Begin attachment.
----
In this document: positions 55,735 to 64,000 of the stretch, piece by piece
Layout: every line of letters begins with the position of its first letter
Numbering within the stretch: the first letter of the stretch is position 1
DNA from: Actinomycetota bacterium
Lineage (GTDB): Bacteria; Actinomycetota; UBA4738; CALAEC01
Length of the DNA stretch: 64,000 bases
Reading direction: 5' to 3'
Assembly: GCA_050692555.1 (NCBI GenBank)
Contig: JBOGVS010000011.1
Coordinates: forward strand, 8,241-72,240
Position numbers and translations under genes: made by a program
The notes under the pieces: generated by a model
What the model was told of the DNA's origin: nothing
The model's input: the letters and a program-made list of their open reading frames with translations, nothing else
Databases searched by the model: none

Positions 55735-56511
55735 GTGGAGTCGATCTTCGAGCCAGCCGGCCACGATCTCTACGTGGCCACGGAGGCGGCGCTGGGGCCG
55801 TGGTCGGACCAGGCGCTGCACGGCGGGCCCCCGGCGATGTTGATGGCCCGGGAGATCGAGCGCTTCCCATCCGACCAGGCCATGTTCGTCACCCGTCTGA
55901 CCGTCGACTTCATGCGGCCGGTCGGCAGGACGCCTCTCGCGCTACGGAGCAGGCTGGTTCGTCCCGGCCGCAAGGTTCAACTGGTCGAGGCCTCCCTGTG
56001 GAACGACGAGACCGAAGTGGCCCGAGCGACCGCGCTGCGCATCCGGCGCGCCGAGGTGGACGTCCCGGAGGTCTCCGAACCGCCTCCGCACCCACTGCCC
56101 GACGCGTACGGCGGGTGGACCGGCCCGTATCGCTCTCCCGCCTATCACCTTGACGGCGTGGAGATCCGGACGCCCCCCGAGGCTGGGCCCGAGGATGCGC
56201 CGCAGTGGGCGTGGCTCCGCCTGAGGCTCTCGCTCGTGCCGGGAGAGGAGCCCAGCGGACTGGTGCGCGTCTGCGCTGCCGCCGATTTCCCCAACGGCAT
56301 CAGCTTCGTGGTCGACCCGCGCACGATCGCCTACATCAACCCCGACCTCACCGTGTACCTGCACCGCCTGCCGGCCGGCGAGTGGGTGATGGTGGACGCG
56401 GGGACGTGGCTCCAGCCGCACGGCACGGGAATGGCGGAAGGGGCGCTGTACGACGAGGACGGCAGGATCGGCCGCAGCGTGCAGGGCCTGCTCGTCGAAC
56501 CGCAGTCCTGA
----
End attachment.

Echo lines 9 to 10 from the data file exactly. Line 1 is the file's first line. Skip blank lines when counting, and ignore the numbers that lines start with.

Contig: JBOGVS010000011.1
Coordinates: forward strand, 8,241-72,240